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connor got to the piano nobile before us, of course, and reported that there were zombies there. and he was right – rodin’s burghers of callaisburghers of calais. this isn’t a cast copy of the original, but a plaster assembly. given plaster’s fragility, it’s remarkable that you can go right up and touch it (connor did). one hard knock and there’d be a hole in one of the figures.

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i’m not going to even attempt to talk about or show all the works on the first piano nobile, but here are details of several that caught my eye.

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something that nobody does is to look up or down. everybody looks at the walls, but the ceilings are mainly the old original decorations, including paintings by all sorts of people. the titian has been moved to ca’ rezzonico, but the rest of them (i asked) are original.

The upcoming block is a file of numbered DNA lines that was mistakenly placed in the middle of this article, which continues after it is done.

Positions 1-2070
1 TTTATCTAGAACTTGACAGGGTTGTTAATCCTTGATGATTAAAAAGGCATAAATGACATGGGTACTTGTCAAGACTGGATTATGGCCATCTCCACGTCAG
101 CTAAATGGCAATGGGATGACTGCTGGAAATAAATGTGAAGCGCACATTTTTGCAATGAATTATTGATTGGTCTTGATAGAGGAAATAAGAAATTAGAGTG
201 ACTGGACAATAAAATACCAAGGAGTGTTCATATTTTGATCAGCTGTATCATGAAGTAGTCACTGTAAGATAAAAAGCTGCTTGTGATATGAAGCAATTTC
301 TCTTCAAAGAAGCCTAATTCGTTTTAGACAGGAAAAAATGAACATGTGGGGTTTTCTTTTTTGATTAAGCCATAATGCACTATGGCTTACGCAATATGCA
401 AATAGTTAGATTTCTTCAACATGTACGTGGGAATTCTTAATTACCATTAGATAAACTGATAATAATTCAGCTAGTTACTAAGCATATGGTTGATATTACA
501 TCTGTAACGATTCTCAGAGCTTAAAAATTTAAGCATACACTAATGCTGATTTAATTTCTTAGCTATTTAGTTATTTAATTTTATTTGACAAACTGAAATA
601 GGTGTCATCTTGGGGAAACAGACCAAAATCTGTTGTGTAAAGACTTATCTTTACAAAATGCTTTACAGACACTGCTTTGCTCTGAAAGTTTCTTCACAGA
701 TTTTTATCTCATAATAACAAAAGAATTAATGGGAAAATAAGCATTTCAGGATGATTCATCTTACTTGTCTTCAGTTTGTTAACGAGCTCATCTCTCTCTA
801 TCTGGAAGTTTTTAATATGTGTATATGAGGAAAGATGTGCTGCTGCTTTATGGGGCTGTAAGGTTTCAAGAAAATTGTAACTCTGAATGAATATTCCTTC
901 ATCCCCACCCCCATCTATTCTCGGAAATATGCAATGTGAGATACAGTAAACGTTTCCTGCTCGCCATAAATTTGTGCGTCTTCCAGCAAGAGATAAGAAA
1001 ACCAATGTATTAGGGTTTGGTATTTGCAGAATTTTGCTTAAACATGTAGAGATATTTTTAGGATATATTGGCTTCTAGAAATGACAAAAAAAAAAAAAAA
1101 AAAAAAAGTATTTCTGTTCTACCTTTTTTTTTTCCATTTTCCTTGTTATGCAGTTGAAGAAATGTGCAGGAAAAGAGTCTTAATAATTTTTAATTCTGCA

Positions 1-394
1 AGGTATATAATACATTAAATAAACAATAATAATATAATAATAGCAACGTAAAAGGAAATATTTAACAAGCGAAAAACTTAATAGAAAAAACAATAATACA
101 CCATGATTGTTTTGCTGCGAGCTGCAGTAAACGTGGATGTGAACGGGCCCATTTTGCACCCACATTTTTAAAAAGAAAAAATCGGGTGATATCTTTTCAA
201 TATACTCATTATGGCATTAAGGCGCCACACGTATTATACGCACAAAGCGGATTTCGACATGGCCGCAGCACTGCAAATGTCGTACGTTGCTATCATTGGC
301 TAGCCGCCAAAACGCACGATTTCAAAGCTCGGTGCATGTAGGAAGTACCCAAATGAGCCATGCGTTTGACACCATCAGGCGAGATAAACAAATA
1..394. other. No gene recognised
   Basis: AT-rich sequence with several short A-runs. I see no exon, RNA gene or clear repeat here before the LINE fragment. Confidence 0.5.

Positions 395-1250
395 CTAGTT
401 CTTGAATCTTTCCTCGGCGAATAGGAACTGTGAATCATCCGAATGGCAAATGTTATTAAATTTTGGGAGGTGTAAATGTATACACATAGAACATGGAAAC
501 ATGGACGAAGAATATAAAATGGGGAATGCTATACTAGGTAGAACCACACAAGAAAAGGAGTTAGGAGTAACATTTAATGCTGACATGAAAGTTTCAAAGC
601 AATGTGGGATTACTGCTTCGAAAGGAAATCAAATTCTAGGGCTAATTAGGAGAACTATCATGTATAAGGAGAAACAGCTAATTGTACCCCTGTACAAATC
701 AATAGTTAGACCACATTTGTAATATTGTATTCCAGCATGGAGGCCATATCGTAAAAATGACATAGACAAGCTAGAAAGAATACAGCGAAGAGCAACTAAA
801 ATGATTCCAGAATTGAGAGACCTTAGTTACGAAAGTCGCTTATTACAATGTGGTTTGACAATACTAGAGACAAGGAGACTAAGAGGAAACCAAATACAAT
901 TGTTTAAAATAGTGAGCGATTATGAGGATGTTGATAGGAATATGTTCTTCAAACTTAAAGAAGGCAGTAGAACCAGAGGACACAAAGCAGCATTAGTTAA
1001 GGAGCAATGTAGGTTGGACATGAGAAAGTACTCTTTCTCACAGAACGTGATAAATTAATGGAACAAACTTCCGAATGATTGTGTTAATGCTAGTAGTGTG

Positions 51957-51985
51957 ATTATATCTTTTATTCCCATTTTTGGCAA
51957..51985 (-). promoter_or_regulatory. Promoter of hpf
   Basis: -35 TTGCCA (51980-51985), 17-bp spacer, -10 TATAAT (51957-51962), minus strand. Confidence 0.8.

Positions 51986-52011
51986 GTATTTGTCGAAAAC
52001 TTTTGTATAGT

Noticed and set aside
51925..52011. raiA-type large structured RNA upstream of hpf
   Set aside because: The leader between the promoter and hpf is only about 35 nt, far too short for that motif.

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the floors are also spectacular. i didn’t know you could do anything other than random patterns with terrazzo flooring but the floors are exquisite.

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connor made himself known to all the staff, on every floor. he had these folks eating out of the palm of his hand. actually, that’s not true. with a gestured question to me, they handed him a candy bar that he ate with great relish (only to ask for the oreos we had brought him a minute later). they all know his name now, and how old he is, and as we left each floor they all said ciao.

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i’m not going to enumerate the very nice bonnard, or the dufy, or the drawings by max beckman.

the guard in the modern modern rooms took great pains to take connor around and show him how the calder spins when you wave a placard at it, and discussed things to look at in various paintings (the tancredi).

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i’m not going to talk about the klee, miro, or several kandinskys that were there, nor the other modern moderns that i have never heard of but that jim was introduced to in first year art school. the juxtoposition of modern modern with baroque was too much for me.